Three exhibitions to see in New York this weekend
Daniel Crooks: the Subtle KnifeUntil 31 January in Times Square, Manhattan As the residual […]Read More
The sea offers us the idea of the infinite, the unknowable. A huge expanse that invites us to wonder about the limits of our world and reality. The sea has been a source of inspiration to artists, thinkers and writers for hundreds of years – its sometime serenity juxtaposed with its sublime terrifying power. The sea’s seemingly inexhaustible abundance and the promise of what lies beyond, have invited humankind to strike out in exploration in an effort to understand its vastlessness, and to enrich themselves with the knowledge, sustenance and treasure they find out there.
The sheer immensity of the sea, means it cannot be seen as a clear-cut theme or topic that can be easily explained or understood. It has many aspects, and our relationship with it is complex and contradictory. The sea is a channel that enables communication and trade, and that casts knowledge and ideas up on many distant shores. While the sea is a source of life and abundance, it is also a graveyard, not only for ancient civilizations, but for the many who bravely risk its depths in search of peace today. Life within the sea, which once seemed so limitless, has fallen victim to the actions of the Anthropocene age, and the effects of this are becoming more scientifically clear all the time.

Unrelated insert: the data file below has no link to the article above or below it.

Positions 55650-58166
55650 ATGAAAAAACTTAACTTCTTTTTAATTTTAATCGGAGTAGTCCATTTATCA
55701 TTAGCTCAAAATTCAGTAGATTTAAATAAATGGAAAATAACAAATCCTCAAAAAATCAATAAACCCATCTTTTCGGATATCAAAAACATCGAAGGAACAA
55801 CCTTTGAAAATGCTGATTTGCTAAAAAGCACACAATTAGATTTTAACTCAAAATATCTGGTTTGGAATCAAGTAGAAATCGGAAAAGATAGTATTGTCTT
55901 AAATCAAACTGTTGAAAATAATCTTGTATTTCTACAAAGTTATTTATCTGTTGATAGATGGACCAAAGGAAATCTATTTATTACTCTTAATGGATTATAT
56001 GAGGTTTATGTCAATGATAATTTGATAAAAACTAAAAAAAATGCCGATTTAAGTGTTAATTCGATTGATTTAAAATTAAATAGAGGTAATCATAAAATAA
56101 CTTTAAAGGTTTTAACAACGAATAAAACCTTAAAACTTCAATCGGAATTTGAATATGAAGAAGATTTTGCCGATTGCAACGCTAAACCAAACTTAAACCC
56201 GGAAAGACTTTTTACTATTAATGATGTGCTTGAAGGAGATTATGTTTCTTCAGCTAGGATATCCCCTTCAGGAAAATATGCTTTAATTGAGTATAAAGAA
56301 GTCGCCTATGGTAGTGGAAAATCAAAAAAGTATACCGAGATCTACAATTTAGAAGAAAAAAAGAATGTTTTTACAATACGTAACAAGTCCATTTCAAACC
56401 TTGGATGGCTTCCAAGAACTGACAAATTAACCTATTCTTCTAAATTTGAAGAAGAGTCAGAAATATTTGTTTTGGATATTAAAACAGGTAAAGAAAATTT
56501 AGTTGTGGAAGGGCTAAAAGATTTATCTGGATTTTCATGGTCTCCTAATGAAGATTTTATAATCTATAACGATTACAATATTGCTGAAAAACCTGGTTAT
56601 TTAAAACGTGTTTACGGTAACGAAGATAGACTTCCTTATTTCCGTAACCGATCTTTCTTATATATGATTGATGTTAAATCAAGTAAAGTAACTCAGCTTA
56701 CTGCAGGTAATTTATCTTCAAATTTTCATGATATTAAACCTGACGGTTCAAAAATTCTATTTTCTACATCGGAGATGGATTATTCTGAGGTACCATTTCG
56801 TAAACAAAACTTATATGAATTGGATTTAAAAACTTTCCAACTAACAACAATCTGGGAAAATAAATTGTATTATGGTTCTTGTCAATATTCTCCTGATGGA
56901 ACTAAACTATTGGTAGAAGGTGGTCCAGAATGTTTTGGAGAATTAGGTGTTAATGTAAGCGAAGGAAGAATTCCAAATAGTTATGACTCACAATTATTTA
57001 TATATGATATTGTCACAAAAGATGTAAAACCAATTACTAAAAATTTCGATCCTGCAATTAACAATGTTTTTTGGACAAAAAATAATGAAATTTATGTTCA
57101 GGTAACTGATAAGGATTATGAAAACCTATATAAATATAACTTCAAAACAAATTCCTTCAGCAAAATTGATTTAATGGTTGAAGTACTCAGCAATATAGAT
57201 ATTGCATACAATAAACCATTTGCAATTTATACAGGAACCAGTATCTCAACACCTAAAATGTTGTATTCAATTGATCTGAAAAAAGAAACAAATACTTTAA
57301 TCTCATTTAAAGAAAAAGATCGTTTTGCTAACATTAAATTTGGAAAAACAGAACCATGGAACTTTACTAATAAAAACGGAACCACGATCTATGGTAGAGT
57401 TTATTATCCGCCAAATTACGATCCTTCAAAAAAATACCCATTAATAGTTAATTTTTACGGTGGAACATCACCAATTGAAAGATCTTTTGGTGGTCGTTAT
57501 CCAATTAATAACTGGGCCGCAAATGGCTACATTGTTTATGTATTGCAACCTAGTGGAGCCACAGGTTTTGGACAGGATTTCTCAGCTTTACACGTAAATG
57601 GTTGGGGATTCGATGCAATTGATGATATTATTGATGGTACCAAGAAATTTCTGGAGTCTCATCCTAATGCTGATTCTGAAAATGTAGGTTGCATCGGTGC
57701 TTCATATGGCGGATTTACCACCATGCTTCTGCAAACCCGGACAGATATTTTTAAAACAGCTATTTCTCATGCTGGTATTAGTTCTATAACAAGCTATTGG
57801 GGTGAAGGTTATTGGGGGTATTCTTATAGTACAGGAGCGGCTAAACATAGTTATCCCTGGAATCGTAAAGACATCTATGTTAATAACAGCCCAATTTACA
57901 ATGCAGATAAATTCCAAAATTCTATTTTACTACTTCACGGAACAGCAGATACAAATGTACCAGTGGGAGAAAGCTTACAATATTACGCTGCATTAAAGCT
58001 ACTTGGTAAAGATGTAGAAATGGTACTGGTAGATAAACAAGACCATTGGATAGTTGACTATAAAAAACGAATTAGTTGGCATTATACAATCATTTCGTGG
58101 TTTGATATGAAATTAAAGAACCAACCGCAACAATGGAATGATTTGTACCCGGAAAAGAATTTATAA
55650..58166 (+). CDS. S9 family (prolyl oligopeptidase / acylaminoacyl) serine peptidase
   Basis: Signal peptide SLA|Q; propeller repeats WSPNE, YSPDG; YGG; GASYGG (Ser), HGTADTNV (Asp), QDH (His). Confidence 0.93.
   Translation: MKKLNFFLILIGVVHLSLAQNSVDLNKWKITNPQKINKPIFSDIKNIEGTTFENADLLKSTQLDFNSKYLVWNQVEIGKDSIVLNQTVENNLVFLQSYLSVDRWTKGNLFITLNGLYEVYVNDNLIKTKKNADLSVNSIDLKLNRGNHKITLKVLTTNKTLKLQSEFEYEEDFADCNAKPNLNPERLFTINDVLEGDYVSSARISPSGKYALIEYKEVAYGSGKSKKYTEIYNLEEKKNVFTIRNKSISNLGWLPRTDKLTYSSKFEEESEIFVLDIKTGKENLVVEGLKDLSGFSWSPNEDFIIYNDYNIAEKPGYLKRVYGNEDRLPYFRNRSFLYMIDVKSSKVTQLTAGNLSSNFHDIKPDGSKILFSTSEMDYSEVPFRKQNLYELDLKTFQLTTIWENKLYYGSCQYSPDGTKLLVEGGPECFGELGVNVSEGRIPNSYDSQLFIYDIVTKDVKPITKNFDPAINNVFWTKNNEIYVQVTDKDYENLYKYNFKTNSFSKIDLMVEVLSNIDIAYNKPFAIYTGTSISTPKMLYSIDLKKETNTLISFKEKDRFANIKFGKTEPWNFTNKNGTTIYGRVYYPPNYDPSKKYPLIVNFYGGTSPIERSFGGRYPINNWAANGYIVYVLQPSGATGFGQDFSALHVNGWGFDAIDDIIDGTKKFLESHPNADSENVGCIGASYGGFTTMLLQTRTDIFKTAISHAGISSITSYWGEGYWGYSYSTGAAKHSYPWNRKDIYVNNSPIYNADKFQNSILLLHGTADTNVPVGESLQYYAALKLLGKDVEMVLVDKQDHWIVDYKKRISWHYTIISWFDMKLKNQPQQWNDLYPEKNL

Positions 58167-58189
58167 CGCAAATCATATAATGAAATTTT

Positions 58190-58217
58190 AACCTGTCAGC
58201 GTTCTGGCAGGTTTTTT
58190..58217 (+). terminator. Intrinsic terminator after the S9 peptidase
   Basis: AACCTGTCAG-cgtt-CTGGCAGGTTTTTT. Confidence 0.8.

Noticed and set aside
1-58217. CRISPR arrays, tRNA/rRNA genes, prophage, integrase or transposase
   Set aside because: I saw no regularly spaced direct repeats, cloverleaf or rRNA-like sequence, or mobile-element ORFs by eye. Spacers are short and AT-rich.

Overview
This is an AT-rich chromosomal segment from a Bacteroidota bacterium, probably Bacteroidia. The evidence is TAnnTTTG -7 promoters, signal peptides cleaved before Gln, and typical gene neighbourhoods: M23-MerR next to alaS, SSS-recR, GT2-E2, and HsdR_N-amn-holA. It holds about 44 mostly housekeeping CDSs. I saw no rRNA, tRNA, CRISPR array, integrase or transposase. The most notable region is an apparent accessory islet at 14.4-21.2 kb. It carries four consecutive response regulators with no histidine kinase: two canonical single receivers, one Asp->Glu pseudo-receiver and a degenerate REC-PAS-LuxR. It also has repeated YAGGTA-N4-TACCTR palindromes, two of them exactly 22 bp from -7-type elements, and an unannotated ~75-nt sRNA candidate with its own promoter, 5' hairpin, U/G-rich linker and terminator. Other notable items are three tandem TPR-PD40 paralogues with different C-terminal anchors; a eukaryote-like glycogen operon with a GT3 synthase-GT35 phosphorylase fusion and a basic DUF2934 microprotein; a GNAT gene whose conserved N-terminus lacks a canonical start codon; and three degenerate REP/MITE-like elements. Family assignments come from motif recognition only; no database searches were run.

The works in this exhibition invite the viewer to consider the sea as a setting where a multiplicity of mostly unseen and unknown dramas are played out, dramas that are at times non-human and at times inhumane. Through these visual and sound-based works, we invite you to contemplate the ebb and flow of the ocean, and humankind’s multi-faceted relationship with it.
The show is accompanied by a new music performance and sound installation by composer and sound artist Karen Power, and a specially commissioned essay by artist Rosie O’Reilly (IE).
Emer McGarry, curator, 2020
The Model has created a digital experience of The Sea Around Us while the exhibition is closed to the public